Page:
Model Pro Bono Plan

PENNSYLVANIA DIRECT SERVICE PRO BONO PLAN

Introduction
The Pennsylvania Bar Association recognizes the responsibility of every lawyer to render public interest service. Rule 6.1 of the Rules of Professional Conduct provides:

A lawyer should render public interest service. A lawyer may discharge this responsibility by providing professional service at no fee or a reduced fee to persons of limited means or to public service or charitable groups or organizations, by service in activities for improving the law, the legal system or the legal profession and by financial support for organizations that provide legal services to persons of limited means.

The model plan that follows is designed to provide individual lawyers, acting through their local bar associations, with an opportunity to discharge their public interest service responsibility through participation in an organized direct service program. The program has been designed to encourage maximum participation by attorneys, the servicing of as large a number of disadvantaged individuals as possible, the utilization of technology for efficiency and effectiveness and the delivery of high quality representation.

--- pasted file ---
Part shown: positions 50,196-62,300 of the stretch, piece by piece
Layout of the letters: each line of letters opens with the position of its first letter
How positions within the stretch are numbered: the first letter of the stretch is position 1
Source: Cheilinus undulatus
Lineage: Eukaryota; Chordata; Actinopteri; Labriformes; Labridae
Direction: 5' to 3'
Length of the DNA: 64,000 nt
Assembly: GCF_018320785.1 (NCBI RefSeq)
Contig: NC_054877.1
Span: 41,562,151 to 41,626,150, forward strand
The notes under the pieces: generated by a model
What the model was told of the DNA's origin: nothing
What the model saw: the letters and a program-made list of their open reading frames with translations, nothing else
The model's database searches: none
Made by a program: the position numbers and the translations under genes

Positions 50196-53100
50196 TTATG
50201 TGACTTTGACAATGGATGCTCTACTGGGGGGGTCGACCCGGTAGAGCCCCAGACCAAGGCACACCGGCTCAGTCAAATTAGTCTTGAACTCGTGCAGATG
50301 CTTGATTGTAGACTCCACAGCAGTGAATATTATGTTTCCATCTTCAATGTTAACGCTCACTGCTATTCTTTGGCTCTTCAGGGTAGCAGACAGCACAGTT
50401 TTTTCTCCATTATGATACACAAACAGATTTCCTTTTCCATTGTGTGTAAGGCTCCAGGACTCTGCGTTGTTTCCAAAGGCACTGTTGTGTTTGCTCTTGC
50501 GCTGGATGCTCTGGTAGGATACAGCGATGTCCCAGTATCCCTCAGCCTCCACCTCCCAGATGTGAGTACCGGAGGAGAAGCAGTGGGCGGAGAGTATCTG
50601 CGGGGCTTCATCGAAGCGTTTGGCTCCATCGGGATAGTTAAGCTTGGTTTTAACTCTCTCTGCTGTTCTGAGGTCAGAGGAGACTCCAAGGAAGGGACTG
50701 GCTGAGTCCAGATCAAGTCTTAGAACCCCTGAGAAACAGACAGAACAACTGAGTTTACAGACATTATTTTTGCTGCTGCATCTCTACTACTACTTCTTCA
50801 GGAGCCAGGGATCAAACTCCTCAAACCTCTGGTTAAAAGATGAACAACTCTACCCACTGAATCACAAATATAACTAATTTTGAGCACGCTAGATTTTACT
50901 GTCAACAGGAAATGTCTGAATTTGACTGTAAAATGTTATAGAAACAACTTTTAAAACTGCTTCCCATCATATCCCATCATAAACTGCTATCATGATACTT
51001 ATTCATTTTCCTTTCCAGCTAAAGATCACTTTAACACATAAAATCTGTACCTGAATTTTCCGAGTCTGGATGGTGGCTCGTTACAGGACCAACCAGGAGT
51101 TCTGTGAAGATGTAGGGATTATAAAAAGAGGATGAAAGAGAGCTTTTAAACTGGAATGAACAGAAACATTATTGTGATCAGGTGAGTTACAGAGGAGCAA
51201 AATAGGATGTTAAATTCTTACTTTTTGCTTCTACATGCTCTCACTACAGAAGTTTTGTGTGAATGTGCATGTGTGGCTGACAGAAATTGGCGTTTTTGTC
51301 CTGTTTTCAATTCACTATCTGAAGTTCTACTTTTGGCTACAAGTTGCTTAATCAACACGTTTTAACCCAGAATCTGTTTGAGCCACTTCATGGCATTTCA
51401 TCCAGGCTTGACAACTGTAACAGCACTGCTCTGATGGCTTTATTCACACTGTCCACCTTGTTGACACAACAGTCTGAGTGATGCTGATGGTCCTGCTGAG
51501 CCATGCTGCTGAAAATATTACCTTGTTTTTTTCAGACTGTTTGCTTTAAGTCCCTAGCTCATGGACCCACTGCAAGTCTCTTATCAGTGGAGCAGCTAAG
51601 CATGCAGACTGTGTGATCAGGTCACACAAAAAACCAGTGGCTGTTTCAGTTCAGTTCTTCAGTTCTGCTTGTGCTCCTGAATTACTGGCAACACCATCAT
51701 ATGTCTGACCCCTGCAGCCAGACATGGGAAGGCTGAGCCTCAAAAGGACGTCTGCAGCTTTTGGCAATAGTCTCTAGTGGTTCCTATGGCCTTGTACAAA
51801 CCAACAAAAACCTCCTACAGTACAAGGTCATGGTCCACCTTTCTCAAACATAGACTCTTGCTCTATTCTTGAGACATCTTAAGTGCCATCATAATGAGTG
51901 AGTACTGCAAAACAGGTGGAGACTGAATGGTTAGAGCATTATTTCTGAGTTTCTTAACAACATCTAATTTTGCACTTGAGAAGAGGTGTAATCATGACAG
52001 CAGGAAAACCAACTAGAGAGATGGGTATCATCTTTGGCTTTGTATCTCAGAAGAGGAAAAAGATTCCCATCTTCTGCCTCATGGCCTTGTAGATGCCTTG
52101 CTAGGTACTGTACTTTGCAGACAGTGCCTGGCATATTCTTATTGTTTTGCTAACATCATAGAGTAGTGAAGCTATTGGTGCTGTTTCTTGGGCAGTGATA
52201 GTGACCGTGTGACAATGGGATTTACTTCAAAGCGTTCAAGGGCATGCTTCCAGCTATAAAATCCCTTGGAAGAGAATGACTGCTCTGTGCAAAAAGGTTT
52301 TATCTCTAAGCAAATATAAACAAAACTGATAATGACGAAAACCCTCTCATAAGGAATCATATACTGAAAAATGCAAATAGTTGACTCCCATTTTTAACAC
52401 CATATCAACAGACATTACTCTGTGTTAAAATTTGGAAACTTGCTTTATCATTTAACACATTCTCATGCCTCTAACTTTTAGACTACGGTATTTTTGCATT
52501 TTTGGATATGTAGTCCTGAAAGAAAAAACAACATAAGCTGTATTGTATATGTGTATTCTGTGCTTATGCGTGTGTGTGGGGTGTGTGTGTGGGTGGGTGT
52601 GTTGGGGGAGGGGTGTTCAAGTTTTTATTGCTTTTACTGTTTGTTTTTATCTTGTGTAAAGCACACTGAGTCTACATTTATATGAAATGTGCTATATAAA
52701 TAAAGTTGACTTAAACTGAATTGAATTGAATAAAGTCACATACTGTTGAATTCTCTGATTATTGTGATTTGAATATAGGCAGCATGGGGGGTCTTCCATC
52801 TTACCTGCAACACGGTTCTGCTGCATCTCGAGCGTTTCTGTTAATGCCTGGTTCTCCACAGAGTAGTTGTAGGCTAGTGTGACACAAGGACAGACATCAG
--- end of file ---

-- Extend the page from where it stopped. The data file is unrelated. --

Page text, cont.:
The plan is a model. It is anticipated that individual counties will incorporate variations and modifications that are appropriate to their individual circumstances and that local bars believe will enhance operations within their jurisdictions. This model plan is subject to review on an annual basis and will be modified based on the actual experience of individual attorneys and bar associations.

While Rule 6.1 recognizes each attorney’s responsibility to provide public interest legal services (hereinafter referred to as “pro bono services”), the method of discharging that responsibility is at the discretion of each attorney. The purpose of this plan is to propose one method that addresses a clear public need that is perceived to exist in all counties of the commonwealth. The Legal Services to the Public Committee of the Pennsylvania Bar Association (PBA) may consider the development of additional model programs as is appropriate or useful to the bar in fulfilling the goal of public interest service.

The Legal Services to the Public Committee recommends that the addressing of the civil legal needs of all indigent persons not serviced by publicly funded legal service programs be adopted as special pro bono project of the PBA and by county bar associations. As a special project, it is hoped that the PBA and county bar associations will encourage their members to extend meaningful public interest effort in programs that directly service the legal needs of the indigent in addition to the other forms of public service recognized in Rule 6.1.